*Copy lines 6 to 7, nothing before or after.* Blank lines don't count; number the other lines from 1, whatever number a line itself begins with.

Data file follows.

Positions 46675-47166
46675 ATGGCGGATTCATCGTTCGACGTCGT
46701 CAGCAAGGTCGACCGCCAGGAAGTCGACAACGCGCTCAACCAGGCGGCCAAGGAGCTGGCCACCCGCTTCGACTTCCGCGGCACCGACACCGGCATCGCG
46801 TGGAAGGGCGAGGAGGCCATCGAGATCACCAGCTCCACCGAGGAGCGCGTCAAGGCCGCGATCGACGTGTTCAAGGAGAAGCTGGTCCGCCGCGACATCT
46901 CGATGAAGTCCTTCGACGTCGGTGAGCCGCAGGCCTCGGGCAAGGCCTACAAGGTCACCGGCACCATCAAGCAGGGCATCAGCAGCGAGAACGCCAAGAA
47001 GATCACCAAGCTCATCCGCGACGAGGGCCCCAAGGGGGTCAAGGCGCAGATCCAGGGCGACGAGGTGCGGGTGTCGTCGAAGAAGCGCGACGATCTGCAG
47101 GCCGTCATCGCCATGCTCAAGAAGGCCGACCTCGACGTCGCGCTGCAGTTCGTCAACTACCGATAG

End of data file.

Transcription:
47001 GATCACCAAGCTCATCCGCGACGAGGGCCCCAAGGGGGTCAAGGCGCAGATCCAGGGCGACGAGGTGCGGGTGTCGTCGAAGAAGCGCGACGATCTGCAG
47101 GCCGTCATCGCCATGCTCAAGAAGGCCGACCTCGACGTCGCGCTGCAGTTCGTCAACTACCGATAG